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Chili Pepper Fever, by Susan Hazen-Hammond

Review by Ed Quillen

Food – July 1994 – Colorado Central Magazine

Chili Pepper Fever: Mine’s Hotter than Yours
Text by Susan Hazen-Hammond
Photos by Eduardo Fuss
Published in 1993 by Voyageur Press,
P.O. Box 338, Stillwater MN 55082
ISBN: 0-89658-195-0

CHILI PAPERS come in almost as many varieties as chili peppers, ranging from stapled collections of family recipes to virtual encyclopædias for the supercilious chilihead who deigns to inform us that the familiar Anaheim is really the New Mexico 6-4, and that the hottest pepper on earth is not the wide-spread Jalape$o, not the dreaded Scotch Bonnet, not even the legendary Gringo-Killer of Peru, but the Habanero of Yucatan.

Chili Pepper Fever occupies a pleasant middle in this range, supplying enough new detail to surprise the chili buff, but providing easy and entertaining reading for the merely curious; the pepper, even if you never eat anything spicier than hamburger relish, is a fascinating plant. As for the photos, well, not since Edward Weston have peppers appeared so sensuous, and these are in color.

Imagine an entire issue of National Geographic, with pages twice the usual size, devoted to the chili pepper, and you’ll have a fair idea of this book: Authoritative but engaging first-person exploration combined with top-notch photography.

A NATIVE OF THE NEW WORLD, the chili pepper probably originated in northern Brazil. Tracing its genetic heritage more precisely is almost impossible, since its varieties interbreed so readily that botanists can argue endlessly about how to classify the thousands of pungent berries — technically, peppers are berries, not fruits or vegetables.

The humble bell pepper and the world-class Habanero are essentially the same species; the primary difference is the amount of capsaicin in the plants, and there are several capsaicinoid compounds which affect different parts of the mouth variously — i.e., one will sting the rear of the tongue momentarily, while another will settle down on the lips for some prolonged torture.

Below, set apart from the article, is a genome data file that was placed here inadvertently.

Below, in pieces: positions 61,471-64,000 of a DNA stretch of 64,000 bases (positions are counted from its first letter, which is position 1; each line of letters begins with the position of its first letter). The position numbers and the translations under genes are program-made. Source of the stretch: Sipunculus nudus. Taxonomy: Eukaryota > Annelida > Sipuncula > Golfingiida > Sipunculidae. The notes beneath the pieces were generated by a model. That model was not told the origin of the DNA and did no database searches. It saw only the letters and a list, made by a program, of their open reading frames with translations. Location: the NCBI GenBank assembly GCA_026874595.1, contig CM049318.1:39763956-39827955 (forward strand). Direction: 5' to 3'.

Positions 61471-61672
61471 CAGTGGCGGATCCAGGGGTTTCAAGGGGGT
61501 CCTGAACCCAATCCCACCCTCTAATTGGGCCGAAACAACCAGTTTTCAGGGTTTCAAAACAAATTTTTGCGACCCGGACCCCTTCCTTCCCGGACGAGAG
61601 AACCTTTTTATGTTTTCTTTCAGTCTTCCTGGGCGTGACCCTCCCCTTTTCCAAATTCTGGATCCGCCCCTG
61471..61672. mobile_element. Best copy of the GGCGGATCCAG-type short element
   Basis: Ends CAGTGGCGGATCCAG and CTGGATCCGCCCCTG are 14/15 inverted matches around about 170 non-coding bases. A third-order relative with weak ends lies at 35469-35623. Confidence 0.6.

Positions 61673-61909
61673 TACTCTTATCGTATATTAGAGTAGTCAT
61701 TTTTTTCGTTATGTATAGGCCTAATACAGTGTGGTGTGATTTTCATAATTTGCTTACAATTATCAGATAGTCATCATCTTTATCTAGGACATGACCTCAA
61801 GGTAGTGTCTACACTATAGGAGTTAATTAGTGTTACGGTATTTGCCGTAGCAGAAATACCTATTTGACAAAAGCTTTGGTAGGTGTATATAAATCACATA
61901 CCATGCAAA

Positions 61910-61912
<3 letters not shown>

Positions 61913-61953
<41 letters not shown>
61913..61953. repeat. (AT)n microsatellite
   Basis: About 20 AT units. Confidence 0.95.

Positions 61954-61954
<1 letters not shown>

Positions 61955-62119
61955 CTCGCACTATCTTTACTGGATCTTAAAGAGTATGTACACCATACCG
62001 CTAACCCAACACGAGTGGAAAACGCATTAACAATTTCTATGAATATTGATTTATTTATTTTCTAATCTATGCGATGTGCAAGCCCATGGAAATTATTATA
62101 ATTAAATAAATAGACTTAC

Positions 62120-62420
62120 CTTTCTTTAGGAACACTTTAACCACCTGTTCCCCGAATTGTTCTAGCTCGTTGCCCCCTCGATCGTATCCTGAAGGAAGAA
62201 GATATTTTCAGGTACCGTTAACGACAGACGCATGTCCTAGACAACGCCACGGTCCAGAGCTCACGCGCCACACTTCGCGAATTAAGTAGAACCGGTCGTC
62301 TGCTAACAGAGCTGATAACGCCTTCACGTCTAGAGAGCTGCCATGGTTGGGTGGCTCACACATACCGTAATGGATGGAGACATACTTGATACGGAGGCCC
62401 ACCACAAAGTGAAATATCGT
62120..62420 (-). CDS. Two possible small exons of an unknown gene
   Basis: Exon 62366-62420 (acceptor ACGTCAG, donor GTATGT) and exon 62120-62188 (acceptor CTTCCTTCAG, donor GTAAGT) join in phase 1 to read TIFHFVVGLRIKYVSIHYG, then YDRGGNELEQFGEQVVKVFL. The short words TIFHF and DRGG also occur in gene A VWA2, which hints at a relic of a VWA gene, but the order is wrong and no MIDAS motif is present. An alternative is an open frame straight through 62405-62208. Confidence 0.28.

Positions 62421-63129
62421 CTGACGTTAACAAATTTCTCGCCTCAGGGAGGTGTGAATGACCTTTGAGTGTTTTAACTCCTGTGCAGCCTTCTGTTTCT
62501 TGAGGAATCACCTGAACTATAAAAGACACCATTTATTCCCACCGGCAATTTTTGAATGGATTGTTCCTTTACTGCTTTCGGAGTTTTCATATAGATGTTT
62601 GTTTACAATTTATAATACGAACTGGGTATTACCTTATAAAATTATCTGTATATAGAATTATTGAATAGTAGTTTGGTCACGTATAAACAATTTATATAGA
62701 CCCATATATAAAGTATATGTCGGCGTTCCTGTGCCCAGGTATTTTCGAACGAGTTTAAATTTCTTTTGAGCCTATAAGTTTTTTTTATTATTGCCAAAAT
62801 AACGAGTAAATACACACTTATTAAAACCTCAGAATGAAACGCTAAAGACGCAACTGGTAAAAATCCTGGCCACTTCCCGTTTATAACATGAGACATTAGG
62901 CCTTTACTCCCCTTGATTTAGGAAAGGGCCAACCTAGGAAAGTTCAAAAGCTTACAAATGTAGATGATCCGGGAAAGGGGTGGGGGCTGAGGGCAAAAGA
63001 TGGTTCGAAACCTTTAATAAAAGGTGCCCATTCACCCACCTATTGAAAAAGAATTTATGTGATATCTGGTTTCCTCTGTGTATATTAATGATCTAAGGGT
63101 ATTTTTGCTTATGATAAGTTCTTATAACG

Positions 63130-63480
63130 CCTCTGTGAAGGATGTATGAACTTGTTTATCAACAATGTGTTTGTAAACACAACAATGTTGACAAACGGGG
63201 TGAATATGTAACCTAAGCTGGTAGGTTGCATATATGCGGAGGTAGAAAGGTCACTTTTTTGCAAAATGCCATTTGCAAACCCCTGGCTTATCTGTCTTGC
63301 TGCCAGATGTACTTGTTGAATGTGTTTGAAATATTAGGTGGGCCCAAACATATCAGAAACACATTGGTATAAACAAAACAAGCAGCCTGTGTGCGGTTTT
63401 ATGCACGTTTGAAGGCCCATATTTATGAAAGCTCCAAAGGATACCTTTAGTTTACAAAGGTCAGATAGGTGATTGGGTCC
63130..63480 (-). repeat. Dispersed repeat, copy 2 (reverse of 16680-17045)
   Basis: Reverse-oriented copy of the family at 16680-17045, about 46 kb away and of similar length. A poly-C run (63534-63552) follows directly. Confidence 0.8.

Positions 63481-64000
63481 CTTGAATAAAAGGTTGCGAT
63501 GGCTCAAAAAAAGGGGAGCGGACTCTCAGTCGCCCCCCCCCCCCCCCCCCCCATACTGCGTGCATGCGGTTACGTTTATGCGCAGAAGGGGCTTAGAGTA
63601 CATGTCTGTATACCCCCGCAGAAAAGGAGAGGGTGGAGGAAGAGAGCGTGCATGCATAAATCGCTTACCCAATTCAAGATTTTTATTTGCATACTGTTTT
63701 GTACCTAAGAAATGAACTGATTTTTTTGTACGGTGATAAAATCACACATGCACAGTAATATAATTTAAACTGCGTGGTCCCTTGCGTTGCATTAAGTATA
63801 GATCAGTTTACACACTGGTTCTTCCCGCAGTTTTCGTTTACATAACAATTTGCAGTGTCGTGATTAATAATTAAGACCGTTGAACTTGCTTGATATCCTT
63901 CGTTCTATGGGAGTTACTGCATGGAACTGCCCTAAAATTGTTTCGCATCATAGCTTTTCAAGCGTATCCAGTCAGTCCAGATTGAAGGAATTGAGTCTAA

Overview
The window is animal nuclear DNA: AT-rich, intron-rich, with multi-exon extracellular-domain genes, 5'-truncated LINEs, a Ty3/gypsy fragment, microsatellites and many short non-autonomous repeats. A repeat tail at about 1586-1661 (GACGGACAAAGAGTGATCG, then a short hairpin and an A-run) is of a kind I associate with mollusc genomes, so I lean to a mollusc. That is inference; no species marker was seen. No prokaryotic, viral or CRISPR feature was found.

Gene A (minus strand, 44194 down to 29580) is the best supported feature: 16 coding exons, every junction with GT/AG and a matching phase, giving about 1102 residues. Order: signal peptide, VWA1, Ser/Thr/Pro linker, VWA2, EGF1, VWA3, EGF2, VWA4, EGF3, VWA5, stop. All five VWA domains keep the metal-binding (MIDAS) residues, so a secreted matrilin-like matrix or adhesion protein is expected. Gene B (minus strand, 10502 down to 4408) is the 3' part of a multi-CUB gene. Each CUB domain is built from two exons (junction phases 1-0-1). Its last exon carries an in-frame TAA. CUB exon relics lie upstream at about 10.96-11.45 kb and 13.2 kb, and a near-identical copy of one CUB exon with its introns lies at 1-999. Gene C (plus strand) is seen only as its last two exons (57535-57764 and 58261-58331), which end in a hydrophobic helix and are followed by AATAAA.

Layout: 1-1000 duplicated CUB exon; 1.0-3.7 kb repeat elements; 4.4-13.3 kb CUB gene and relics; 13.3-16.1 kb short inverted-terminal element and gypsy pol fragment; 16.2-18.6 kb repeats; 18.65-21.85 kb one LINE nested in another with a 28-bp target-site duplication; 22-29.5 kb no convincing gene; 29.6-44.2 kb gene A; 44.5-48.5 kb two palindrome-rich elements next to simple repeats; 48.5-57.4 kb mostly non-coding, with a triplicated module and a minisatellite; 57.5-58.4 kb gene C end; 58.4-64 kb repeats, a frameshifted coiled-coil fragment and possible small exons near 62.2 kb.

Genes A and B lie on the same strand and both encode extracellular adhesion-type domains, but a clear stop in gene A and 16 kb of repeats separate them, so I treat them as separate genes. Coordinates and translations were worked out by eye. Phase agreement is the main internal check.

However, these chemicals also seem to have an analgesic effect, and the more one reads of chili chemistry, the more one thinks it best to enjoy chili now, before the purity police ban the plant and send federal agents out to uproot gardens.

The chili was among the first plants domesticated by humans in this hemisphere — before corn or squash, the same time as beans — and cultivation had spread into Mexico and the Caribbean by the time Columbus arrived. In 1493, he observed that the natives ate “much ají, which is their pepper, of a kind more valuable than black pepper, and nobody eats without it, because they find it so healthful.”

Within a century, the chili had spread around the world. The hot peppers we associate with Thai, Indian, and Chinese food are all descendants of American chilis.

The Spanish apparently brought the pepper into this part of the world, for there is no evidence that the Anasazi used peppers, and when Baltasar Obregón visited New Mexico in 1582, he wrote that “They have no chili, but the natives were given some seeds to plant.” By 1598, Spanish colonists were also growing peppers.

For most of the next four centuries, the chili remained something of a regional American food, hard to find outside the Southwest. But now they’re grown commercially as far north as Canada, and in 1991 American condiments finally became truly American — that was the year that salsa sales hit $640 million, passing ketchup at $600 million.

Like the howling coyote, the chili is also part of the Santa Fé Style, and it inspires more kitsch: chili-shaped door knockers, ashtrays, ear-rings, ceramic ristras, dinner bells, coffee mugs, cooking contests, Christmas tree lights.

One question the book doesn’t answer: Who invented the propane-fired drum chili roaster? In various Septembers, I’ve bought chilis at half a dozen different stands around Pueblo, and at every one, the guy tells me that his brother-in-law invented the roaster, but the idea got ripped off, and now they’re everywhere.

The roasters are a labor-saving delight, althougu I do miss the annual aroma of roasting chilis that came when I stepped outdoors in September. Like burning leaves in other parts of the world, it convinced you that the arrival of winter isn’t entirely a bad thing.

But that’s about all this book misses, and it contains plenty more, ranging from farm economics to intriguing recipes, including one for oatmeal-chili cookies. The only comparable book I’ve seen is The Whole Chili Pepper Book by Dave DeWitt and Nancy Gerlach, and though it is more detailed, it lacks the gorgeous pictures.

Chili Pepper Fever is suitable for either the kitchen shelf or the coffee table, but wherever you keep it, keep it handy place, because you’ll enjoy going back to it often.

— EQ